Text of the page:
Student Research Opportunities

When students conduct original research while working closely with a member of the faculty, they are able to address critical international challenges, develop potential policy solutions and participate at the cutting edge of key policy debates, while also developing their analytical and communication skills. The skills and relationships developed through this experience make students well-positioned for graduate study and exciting career opportunities.

There are numerous ways Elliott School undergraduate students can engage in research beyond the confines of the traditional classroom:

Student Research Spotlight

Eric Teller
Class of 2018

While studying abroad in Peru, I began a research project examining how Quechua farmers in the Cusco region respond to the degradation of native forests. With support from the Elliott School’s Undergraduate Scholars Research Program, I returned to Cusco for several weeks to further investigate the relationship between the indigenous communities and the NGO working to restore the forests... This yearlong research led to a deeper understanding of how NGOs can create sustainable development programs that foster local investment and empower communities.

Independent Study

Independent Study courses are an opportunity for students in the Elliott School to receive credit for individualized academic projects supervised by a full-time faculty advisor. The faculty advisor may be any full-time GW professor; however, they must have knowledge of the issue or topic the student will explore in the independent study. Independent Study coursework must not duplicate courses that are traditionally offered at the University. This research opportunity offers a range of credit options, which are determined by the length of the research paper:

  • 1 credit = 10 page minimum
  • 2 credits = 20 page minimum
  • 3 credits = 30 page minimum


1. Junior or senior standing (60 or more earned credit hours)
2. Cumulative GPA must be 2.5 or higher at time of application

Course Requirements

IAFF 3198: Independent Study and Research — To complete the independent study, students must fulfill the following academic requirements:

  • Research Paper: Students must complete a research paper relevant to contemporary international affairs. The paper is to be developed over the course of the semester in conjunction with the faculty advisor. The faculty advisor has final approval on all aspects of the paper except the length, which is described above.
  • Readings: Decisions regarding what books and articles must be read are to be negotiated by the student and the faculty advisor. Faculty advisors may assign readings or they may approve readings that students suggest if they feel the content is appropriate and relevant. In addition, faculty advisors have the authority to set deadlines and assign any related work.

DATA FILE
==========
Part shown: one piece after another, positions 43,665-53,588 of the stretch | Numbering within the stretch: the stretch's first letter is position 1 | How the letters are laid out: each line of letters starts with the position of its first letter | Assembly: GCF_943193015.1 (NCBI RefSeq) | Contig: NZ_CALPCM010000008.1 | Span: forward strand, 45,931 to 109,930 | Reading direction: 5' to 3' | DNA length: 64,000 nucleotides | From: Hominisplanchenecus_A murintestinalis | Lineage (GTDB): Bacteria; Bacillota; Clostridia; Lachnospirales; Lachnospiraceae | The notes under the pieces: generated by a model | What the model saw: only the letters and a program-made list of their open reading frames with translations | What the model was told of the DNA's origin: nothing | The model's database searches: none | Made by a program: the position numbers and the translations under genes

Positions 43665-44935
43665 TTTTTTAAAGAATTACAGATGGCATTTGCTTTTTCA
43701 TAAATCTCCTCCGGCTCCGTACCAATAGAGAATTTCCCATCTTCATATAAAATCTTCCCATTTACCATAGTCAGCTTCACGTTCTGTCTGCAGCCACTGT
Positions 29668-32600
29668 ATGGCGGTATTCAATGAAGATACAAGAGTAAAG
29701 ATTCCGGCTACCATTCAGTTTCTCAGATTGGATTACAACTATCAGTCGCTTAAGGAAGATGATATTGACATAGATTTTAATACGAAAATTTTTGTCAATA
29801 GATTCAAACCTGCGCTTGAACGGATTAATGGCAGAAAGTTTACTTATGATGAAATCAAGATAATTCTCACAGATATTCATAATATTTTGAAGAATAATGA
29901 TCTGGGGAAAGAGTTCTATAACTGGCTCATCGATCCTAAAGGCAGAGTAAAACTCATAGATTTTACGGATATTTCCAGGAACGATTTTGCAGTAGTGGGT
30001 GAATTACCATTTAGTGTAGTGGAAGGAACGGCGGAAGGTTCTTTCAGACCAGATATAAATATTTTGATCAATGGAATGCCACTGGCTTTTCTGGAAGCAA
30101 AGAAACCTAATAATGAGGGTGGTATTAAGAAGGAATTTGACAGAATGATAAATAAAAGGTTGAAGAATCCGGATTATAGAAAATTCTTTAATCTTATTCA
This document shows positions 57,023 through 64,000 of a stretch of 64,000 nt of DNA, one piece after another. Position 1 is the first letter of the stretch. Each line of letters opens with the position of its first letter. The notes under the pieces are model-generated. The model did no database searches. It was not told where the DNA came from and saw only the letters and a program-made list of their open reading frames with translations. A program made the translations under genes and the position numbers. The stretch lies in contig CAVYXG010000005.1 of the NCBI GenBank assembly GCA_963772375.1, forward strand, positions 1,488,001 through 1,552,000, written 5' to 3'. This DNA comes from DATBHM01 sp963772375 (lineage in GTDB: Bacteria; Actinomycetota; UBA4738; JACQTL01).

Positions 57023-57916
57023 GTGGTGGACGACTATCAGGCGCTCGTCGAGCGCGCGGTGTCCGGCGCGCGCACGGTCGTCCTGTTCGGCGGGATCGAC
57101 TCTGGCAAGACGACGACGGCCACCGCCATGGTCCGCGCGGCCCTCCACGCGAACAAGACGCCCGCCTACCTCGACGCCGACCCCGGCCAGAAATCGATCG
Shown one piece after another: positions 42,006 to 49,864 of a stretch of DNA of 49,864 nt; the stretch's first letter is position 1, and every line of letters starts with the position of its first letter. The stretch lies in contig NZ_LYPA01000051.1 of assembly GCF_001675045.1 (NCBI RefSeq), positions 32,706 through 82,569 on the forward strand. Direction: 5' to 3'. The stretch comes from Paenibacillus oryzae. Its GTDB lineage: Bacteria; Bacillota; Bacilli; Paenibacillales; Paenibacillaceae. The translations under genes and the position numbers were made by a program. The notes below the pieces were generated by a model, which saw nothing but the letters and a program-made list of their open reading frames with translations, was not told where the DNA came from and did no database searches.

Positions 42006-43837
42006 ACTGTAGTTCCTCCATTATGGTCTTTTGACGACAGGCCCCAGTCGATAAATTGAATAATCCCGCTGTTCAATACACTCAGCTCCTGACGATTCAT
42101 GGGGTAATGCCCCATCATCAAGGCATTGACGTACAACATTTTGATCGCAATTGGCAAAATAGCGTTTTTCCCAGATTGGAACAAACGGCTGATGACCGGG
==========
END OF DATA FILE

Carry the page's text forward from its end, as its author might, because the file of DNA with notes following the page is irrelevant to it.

• Faculty/Student Meetings: The faculty advisor and the student will meet regularly throughout the semester.

How to Register for IAFF 3198: Independent Study and Research

Students must submit the Independent Study Guidelines & Form (pdf) to the Undergraduate Academic Advising office. 

Responsibilities for the faculty advisor:

  • Sign the student's Independent Study application
  • Meet with the student regularly during the semester
  • Assign appropriate readings, review/revise the final product periodically
  • Submit a grade at the end of the semester*

* The Elliott School will mail a form to the faculty advisor about two weeks prior to the end of the semester to request a grade.

Internship Course

Students are able to apply for an internship course for credit or for zero credit.  The internship course for credit option allows students to work closely with a faculty advisor to pursue research related to their internship experience and write a final research paper.  Details about both options can be found in the Guidelines and Application forms below.  In order to be eligible for one of our internship courses (for credit or zero credit), students must first complete the online information session.

Guidelines & Application - For Credit Option 

Guidelines & Application - Zero Credit Option

Research Seminar 

Research Seminar courses provide an opportunity for students to write a substantial research paper on an issue related to the general subject of the seminar. Students will earn 3 credit hours by completing a Research Seminar course (IAFF 4191 or 4191W).


Students must meet all of the following requirements in order to register for a Research Seminar:

  1. Junior or senior standing (60 or more earned credit hours)
  2. Cumulative GPA must be 3.4 or higher at time of application

Course Requirements

IAFF 4191: Research Seminar — To complete the Research Seminar, students must attend a course that meets weekly. The seminars can be viewed on GWEB or on the GW Schedule of Classes by searching for IAFF 4191 or IAFF 4191W. Research Seminars topics vary and are subject to availability (Some topics are not offered each semester).

How to Register for the IAFF 4191: Research Seminar

Students must submit a Registration Transaction Form (RTF) (pdf) to your academic advisor. Your academic advisor will then verify your eligibility, and sign you into the course.

Earning Elliott School Special Honors